Right-wing demonstration tells Supreme Court to leave Basic Laws alone

10,000 protested in Jerusalem ahead of the debate on the amendment to the Basic Law: Judiciary that ends the reasonableness standard, which will take place in less than a week. Finance Minister Bezalel Smotrich declared that ' rejection of Basic Laws is the end of democracy'
Roni Green Shaulov |
About 10,000 people from the right-wing camp protested Thursday evening at what was dubbed the "Freedom Demonstration" in Jerusalem ahead of the hearing in the High Court of Justice on petitions against the amendment to the Basic Law: Judiciary that ends the reasonableness standard, under the title: "They will not take away our voice."
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Finance Minister Bezalel Smotrich attacked the president of the Supreme Court Esther Hayut, saying in front of the crowd 'Don't you dare invalidate Basic Laws." Information Minister Galit Distel-Atbaryan joined the attack, addressing Attorney General Gali Baharav Miara: "If you throw our election in the trash - you have nothing to do with me."
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הפגנת הימין בירושלים
הפגנת הימין בירושלים
About 10,000 demonstrators joined a right-wing protest against the Supreme Court in Jerusalem
( Photo: Roni Green Shaulov )
Shuttles left from all over the country, including from the Jordan Valley, Binyamina, the West Bank, and Mount Hebron, to allow the participants to reach the demonstration. There was a demonstration of people dressed as bananas – shouting: "Banana Republic of the High Court." Among the protest banners waved by the protestors, there were also signs bearing the inscriptions "Justice for Yigal Amir," who assassinated Prime Minister Yitzhak Rabin, and "Justice for Amiram Ben Oliel," convicted of killing three members of a Palestinian family when he firebombed their house - which some of the protesters tried to hide and get rid of.
Knesset Speaker Amir Ohana's speech, in which he threatened that "the Knesset will not humbly accept its trampling," was projected on a screen set up in front of the Supreme Court. The organizers of the protest claimed that in a scenario where the amendment to the Basic Law: Judiciary is rejected, the High Court will drag the country into a constitutional crisis. "It (the High Court) does not have the authority to disqualify the people's choice," they said.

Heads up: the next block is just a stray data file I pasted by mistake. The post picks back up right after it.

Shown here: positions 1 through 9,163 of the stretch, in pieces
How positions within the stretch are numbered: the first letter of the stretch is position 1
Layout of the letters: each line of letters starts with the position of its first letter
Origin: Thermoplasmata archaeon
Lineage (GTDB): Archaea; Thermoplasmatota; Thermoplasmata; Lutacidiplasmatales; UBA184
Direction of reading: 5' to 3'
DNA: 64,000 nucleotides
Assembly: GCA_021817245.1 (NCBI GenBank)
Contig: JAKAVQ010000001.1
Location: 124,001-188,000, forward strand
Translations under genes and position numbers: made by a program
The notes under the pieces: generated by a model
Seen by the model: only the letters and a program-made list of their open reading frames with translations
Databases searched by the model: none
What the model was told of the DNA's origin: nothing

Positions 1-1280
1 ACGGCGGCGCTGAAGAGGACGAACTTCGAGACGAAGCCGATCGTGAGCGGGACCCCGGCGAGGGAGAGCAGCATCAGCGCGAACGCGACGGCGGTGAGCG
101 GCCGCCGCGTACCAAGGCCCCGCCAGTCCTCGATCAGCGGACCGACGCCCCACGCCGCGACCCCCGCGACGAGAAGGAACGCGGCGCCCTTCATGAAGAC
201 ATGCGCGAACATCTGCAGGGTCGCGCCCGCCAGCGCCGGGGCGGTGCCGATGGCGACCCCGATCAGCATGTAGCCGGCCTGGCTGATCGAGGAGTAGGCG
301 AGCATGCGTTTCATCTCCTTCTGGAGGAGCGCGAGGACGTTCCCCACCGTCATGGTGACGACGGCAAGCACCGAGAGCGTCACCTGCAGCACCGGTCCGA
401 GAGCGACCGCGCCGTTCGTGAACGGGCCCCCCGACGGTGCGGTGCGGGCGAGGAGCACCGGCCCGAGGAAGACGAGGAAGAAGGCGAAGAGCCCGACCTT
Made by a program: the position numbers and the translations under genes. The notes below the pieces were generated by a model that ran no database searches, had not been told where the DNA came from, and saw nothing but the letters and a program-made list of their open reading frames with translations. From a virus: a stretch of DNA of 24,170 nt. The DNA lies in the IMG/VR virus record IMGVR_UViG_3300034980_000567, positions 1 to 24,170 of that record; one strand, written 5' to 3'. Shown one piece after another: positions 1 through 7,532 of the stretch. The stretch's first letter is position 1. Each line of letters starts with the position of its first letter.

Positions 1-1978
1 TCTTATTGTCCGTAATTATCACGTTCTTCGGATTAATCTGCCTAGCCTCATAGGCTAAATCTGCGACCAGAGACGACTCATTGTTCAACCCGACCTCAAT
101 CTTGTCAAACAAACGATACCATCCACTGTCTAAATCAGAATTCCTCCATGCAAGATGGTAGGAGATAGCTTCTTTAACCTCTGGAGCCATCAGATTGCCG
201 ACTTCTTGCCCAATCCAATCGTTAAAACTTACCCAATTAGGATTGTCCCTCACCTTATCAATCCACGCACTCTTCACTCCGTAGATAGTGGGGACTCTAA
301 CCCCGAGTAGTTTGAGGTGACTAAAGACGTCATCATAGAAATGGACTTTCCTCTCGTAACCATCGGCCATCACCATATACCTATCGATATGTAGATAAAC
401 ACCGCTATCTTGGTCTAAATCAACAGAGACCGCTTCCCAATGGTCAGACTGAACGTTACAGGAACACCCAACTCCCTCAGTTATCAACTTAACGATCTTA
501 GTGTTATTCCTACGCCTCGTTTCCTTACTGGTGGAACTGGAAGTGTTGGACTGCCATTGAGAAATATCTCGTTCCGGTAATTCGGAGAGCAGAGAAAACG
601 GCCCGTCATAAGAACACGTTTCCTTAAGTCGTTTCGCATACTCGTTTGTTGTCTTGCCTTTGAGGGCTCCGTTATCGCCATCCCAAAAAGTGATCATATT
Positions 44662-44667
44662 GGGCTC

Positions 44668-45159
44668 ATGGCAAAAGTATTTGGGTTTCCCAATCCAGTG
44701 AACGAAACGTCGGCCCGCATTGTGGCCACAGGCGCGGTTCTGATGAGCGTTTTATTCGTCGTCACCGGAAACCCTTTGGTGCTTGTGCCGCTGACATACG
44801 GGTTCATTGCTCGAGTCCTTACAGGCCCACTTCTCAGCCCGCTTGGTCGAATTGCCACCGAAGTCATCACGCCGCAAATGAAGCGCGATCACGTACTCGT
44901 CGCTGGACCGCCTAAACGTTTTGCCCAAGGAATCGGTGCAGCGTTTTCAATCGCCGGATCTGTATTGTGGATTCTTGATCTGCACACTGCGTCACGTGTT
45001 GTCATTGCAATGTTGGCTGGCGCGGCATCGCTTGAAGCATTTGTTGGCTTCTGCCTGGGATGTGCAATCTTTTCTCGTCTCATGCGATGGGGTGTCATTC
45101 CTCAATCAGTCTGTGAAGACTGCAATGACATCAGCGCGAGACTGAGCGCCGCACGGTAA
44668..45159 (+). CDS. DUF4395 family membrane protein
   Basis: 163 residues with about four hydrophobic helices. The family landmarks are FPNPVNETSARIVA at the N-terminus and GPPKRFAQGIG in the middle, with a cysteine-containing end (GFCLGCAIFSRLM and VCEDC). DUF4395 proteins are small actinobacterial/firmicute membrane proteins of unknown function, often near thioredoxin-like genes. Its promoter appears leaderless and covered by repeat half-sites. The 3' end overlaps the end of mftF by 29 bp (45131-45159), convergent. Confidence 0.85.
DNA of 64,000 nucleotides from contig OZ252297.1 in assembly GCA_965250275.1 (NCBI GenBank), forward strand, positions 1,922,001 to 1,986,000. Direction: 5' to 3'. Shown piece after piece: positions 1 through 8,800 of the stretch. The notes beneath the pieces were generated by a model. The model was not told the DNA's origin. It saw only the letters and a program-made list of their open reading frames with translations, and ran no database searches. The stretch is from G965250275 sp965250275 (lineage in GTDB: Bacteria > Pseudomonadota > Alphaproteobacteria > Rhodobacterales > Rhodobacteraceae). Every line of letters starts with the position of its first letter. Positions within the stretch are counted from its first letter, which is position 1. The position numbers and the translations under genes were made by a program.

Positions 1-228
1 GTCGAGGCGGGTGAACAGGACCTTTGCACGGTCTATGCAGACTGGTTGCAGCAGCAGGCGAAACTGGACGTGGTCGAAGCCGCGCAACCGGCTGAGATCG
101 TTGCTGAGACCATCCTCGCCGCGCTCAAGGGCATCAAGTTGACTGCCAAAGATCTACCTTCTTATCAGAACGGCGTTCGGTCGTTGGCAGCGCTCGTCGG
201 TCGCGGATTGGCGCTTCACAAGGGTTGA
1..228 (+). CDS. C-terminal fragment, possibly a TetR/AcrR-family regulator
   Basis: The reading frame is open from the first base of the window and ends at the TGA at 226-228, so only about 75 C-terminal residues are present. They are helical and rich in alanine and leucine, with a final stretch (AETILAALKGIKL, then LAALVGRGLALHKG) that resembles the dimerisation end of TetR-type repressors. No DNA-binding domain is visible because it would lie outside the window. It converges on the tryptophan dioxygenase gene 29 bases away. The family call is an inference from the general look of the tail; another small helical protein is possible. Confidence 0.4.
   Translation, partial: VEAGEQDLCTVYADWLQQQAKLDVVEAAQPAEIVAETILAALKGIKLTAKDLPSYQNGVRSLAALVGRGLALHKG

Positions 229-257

Minister of Settlements and National Missions Orit Struck told the crowd of demonstrators: "You are right to demand governance. We came here to make it clear that even if the dictatorship is called a democracy a thousand - we will not forget what democracy really is. We will not forget what our voters sent us to do, we will bring what you sent us bring."
Knesset lawmaker Boaz Bismuth of the Likud Party reinforced Struck's words. "Netanyahu reached out for talks, but Gantz rejected it," he said. "The truth is, and you know it very well, Lapid and Gantz are prisoners of the protest. Remember well - the legal reform is our declaration of freedom. We will not give up, and will work toward a balanced committee for appointing judges. One in which justice will not only be spoken - but also seen."
Distel-Atbaryan added: "Blessings on our ultra-Orthodox brothers, and especially blessings for the sages, thanks to whom the Holy One, blessed be He, protects us. Gali Baharav Miara, if you throw our election in the trash - you have to answer to me and two million other citizens. Your voice is not worth an inch of the voice of my Persian father. We will never break. We are in charge – and you will not take it so lightly. We are not afraid of you."
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הפגנת הימין בירושלים
הפגנת הימין בירושלים
Protest in Jerusalem against the Supreme Court
(Photo: Alex Kolomoisky)